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Recovering the Calm - Best practice guide to prayer rooms and quiet space at work Book Cover Recovering the Calm - Best practice guide to prayer rooms and quiet space at work
St Ethelburga’s Centre for Reconciliation & Peace, sponsored by Barclays and The Mercer’s Company (and a number of other organisations)
June 2008
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This short but informative guide should be essential reading for HR managers. It provides case studies of the quiet rooms - or prayer rooms - established at the Newham General Hospital, The Guardian News & Media Group, Transport for London, Citi at Canary Wharf, BT and the giant legal firm Norton Rose. In the last mentioned, it is noted that the multi-faith prayer room was established to "offer a space for prayer or quiet time to all their staff, and also for the many clients who visit the office, some of whom are Muslims. The room has integral washing facilities consisting of two low level sinks with a tiled floor and space for two seats. The room was replicated when they moved offices to their new buildings on the South Bank, and is much appreciated by their staff". The employer 'Transport for London' have "created rooms in over 15 different locations across London including offices, underground stations and bus depots...in the past, Faruk Patel, a driver from Woodford Green depot sometimes used to say his prayers in the back of his vehicle. After a room was allocated and repainted, the response from staff was very positive. 'It's good to know they are listening', he said 'it means a lot to us to have this facility'."

A section in the guide entitled 'The business case for prayer space' identifies eight valid reasons 'why it makes good business sense to offer quiet rooms to employees', including: demonstrating in a pro-active way a commitment to equality in diversity; the growing body of empirical research showing that meditation and contemplative forms of prayer have a range of benecial efects on health and well-being; providing a quiet room does not need to be costly for employers and in situations where demand for space is high, dual-purpose rooms are possible.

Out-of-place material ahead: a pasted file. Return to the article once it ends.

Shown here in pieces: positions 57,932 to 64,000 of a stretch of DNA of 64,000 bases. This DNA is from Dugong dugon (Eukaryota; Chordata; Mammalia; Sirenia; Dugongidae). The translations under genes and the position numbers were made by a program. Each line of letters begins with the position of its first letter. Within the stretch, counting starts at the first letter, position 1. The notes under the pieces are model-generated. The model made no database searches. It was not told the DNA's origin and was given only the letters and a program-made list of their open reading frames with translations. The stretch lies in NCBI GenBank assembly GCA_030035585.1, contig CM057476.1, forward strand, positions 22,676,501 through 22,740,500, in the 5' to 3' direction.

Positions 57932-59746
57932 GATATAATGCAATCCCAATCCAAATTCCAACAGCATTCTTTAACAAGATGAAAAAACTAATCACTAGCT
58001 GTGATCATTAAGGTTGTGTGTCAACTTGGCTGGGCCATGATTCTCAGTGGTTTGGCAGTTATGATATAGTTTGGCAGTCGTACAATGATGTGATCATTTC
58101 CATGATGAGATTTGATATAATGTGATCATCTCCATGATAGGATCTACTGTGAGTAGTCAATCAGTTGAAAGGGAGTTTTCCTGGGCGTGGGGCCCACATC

The guide's preface is by the Secretary of State for Communities & Local Government, Hazel Blears MP, where she writes, "It is a privilege to commend this guide to the design, creation and management of prayer rooms and quiet space at work. No matter who we are, I believe we can all benefit from finding a little time to reflect and rise above the daily routine. I hope this guide will inspire many more businesses, large and small, to help people find their own moments of refuge in a busy day."

The guide includes links to two companies that provide design and architectural services: Quiet Room Designs (www.quietrooms.co.uk) and Jon Allen Architect (www.jonallenarchitect.co.uk). The author is Justine Huxley, Interfaith Projects Coordinator at St Ethelburga’s.

The provision of prayer facilities will bring great comfort to Muslims in the workplace. However this is not just good employee relations (that translates to improved productivity) but enlightened policies on the provision of inter-faith prayer areas - pioneered for example at City

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